We have stories of love transcending cultural barriers – Kate Karko left London to join her husband in Tibet, while as recounted in Sword and Blossom, Arthur Hart-Synot and Masa Suzuki breached the barriers between Edwardian England and Japan to nurture their love.  Barriers of class rather than continents were crossed by Arthur Munby and Hannah Cullwick, one of the rare marriages between upper and working class people in a Victorian England obsessed with class distinctions – this gulf was also negotiated by the artist Ford Madox Brown, whose unmarried cohabitation with Emma Hill raised eyebrows; Into the Frame by Angela Thirlwell examines Brown’s love for her and for three other equally unusual women.  His romantic relationships inspired his work, as did the love of Gertrude Stein for Alice B. Toklas, of W. H. Auden for Chester Kallman, and of Anton Chekhov for Olga Knipper.

Terrible circumstances have strewn some loves with unimaginable obstacles – the poet May Cannan immortalised her fiancé in poems as he served in the trenches of World War One; Helen Drysdale spent years searching for Gheorghe Cupar, who had disappeared into the brutal Romanian penal system during the Communist era; Betty Schimmel survived the Holocaust without hope of ever seeing her first love again, but miraculously re-found him 30 years later.  In An Act of Immorality, John Carr charts the suffering of he and his wife Cynthia; he was white and she was black, so in the 1960s South Africa where they met, their love was a crime.  So too was the love of Oscar Wilde for Lord Alfred Douglas; Douglas’s father’s virulent homophobia found its outlet in the bigoted laws of the time, and put in train a sequence of events that ended with Wilde in Reading Gaol.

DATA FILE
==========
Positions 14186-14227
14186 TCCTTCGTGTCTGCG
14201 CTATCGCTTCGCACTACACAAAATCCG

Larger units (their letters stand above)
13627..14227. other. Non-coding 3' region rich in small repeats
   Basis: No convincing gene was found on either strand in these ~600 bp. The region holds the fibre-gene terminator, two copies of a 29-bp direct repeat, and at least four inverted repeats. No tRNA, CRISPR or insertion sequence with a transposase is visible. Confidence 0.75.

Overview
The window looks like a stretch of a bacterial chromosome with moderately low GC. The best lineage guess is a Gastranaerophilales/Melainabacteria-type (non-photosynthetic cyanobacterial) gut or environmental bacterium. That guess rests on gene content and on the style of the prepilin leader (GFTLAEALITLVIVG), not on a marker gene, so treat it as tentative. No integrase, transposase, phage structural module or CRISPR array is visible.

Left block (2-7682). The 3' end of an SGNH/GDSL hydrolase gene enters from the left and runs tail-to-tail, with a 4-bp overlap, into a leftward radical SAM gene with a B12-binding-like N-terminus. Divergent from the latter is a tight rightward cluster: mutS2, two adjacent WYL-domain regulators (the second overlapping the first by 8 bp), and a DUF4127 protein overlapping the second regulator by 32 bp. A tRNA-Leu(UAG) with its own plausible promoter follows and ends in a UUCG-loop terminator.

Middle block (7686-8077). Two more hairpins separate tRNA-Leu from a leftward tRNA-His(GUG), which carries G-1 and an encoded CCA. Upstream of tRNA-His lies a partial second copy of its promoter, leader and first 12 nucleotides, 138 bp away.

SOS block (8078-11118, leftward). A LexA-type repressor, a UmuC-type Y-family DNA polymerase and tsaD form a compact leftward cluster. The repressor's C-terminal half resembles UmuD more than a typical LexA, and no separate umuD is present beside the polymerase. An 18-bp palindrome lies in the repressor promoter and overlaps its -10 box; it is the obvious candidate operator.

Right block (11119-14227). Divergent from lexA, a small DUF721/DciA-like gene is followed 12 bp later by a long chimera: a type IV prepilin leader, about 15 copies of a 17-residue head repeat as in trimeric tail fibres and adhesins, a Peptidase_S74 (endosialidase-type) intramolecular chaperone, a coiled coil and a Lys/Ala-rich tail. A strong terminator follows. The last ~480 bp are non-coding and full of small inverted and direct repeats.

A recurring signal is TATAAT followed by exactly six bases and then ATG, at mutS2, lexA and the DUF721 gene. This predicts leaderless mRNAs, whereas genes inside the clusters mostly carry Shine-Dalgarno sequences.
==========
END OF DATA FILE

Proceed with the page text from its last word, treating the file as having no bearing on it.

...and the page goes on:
Even without the cruel interventions of repressive regimes, we know that not everything in the garden of love can always be rosy, and we have stories of relationships facing illness both mental and physical, and crises of infidelity and deception.  Lillian Ross writes movingly about being “the other woman” of New Yorker editor William Shawn for decades, and Julie Metz discovered her entire marriage had been based on lies.  Dylan and Caitlin Thomas experienced a love triangle of a different kind, with the third party being alcohol.  David Helfgott’s wife Gillian describes loving in the shadow of mental illness, as does Elaine Bass, whose challenges were kept secret at a time when such problems were taboo. John Bayley’s tender accounts of caring for his wife Iris Murdoch as dementia changed everything except their love, are classics of understated devotion.


Some infamous love stories ended in shocking crimes of passion and, in the era of the death sentence, ended the lovers’ lives – the romantic obsessions of Edith Thompson and Ruth Ellis led both to the scaffold; both of their sentences are now widely viewed as grotesquely unjust, and both added momentum to the fight to end the death penalty. These ill-fated women’s stories kept the newspapers flying off the newsstands;  comparable scandal and obsessive coverage by the media of the 18th and 19th centuries centred around “adulteresses” Lady Wyndham and Caroline Norton.  Their stories tell us much about the messy and unpleasant complexities of aristocratic marriages gone sour amongst the glamour of silks and brocades.  On a lighter note, Round Heeled Woman tells the hilarious and surprising story of what happened when Jane Juska placed a very candid classified ad looking for a sexual partner in her retirement.